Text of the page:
225g cauliflower florets
1 medium egg
75g ground almonds
25g grated parmesan
salt and pepper
1 courgette
2 slices of Parma ham
120g ricotta
Pesto and mint to serve

Heat the oven to 200C and put in a large baking sheet. Now, put the florets in a food processor and blitz so it looks like cous cous. Put in a bowl and add the egg (which you have lightly beaten), ground almonds, parmesan and a bit of salt and pepper (not too much salt as the parmesan is also salty). Stir together.

On a piece of baking parchment, spoon out two portions. I sort of shaped it by hand, into two round shapes. It was easy, no rolling and although the mixture is wet and you think it won’t work, it does.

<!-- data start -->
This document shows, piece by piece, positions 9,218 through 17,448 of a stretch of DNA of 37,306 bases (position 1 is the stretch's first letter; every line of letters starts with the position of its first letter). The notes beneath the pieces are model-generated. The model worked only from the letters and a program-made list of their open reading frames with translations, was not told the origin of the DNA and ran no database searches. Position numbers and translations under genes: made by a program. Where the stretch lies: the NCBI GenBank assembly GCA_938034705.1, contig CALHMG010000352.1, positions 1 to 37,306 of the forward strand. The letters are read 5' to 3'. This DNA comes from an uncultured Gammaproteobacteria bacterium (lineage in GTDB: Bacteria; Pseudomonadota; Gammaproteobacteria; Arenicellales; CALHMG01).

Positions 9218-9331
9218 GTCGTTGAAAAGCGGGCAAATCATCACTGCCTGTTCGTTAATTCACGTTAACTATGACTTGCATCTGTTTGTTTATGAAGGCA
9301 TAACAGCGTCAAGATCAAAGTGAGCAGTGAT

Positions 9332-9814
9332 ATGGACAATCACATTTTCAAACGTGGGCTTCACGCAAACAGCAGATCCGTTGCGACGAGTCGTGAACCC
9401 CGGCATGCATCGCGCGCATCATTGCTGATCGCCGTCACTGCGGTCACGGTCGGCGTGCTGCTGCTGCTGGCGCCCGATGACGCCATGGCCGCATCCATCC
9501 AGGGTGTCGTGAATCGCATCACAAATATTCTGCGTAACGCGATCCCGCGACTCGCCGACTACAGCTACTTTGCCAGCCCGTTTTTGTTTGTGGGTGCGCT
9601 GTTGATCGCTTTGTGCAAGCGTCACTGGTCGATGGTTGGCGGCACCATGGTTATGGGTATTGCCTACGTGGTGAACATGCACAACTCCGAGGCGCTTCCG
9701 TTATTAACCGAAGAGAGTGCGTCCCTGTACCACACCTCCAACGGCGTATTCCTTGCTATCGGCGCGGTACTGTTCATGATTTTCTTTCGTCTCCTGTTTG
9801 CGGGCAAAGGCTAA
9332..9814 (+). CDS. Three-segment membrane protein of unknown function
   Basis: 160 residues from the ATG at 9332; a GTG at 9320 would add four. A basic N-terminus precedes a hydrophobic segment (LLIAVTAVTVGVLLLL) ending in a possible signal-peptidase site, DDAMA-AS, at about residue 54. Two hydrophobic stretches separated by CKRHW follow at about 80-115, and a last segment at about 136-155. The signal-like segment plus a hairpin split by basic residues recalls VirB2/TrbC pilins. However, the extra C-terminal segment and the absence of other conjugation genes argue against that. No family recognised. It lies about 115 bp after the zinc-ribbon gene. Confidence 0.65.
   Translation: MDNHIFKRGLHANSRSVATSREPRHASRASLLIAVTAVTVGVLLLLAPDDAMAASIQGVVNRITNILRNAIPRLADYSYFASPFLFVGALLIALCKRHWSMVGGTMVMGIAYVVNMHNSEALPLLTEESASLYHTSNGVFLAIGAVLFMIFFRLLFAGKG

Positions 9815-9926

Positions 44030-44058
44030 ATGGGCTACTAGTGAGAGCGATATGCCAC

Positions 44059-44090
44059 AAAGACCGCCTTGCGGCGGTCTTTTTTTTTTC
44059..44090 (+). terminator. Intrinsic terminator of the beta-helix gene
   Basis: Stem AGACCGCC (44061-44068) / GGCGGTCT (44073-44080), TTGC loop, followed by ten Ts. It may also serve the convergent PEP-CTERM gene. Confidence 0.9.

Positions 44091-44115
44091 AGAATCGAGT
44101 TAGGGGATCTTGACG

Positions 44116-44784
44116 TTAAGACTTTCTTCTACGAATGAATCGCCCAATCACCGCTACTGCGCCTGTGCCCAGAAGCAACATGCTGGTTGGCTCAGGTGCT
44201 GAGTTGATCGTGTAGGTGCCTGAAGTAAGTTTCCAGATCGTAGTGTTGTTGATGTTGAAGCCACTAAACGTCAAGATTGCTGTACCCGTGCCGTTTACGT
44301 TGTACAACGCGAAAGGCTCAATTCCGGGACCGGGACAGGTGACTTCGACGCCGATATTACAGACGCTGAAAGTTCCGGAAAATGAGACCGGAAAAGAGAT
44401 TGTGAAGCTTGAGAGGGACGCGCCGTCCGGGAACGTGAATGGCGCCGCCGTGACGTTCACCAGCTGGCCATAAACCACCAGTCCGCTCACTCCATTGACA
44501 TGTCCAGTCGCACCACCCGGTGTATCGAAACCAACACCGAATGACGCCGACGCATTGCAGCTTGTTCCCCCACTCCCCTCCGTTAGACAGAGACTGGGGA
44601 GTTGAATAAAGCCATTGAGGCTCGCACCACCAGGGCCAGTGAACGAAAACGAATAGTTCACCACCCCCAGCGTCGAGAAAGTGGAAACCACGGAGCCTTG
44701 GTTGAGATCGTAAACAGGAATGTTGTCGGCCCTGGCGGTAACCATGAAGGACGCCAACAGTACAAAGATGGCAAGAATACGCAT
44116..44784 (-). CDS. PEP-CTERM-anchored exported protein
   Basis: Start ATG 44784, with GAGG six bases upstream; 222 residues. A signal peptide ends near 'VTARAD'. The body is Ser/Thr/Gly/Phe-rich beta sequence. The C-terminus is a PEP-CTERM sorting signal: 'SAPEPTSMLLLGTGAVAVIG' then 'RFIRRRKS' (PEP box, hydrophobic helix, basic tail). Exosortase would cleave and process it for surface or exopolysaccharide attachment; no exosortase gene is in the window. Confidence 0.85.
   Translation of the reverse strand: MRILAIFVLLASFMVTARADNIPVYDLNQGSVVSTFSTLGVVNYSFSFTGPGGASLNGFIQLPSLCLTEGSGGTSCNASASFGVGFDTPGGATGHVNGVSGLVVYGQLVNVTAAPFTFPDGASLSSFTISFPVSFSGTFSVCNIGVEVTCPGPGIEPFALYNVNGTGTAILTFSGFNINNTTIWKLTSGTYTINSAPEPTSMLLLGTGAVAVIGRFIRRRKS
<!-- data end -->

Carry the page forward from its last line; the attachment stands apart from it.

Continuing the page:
When you’ve done this, take out the baking sheet (which will be hot!) and gently slide the baking parchment onto the baking sheet. Cook for about 20 minutes or until golden and firm to the touch. Check after 15 minutes.

Whilst that’s cooking, slice the courgette into ribbons.

When the bases are cooked, take out and keeping them on the baking sheet, scatter over the ricotta, courgette and ham. Cook for another five minutes and then, spoon a bit of pesto and scatter some mint leaves atop.

2016 update: I just love this dish. What I tend to do is spread a thin layer of chilli jam/caramelised onion/chorizo jam over the base, then layer on the courgette and ricotta but also add (ssssh) some slices of chorizo, which I love. This really is tasty! When it’s cooked I drizzle on some olive oil (extra virgin).

 

 

A totally wheat free cake: almond, pistachio and lime cake

I only realised this was wheat free when I was half way through making it. I do eat wheat. Lots of it, but I realise not everyone does or can, so I hope this helps some of you.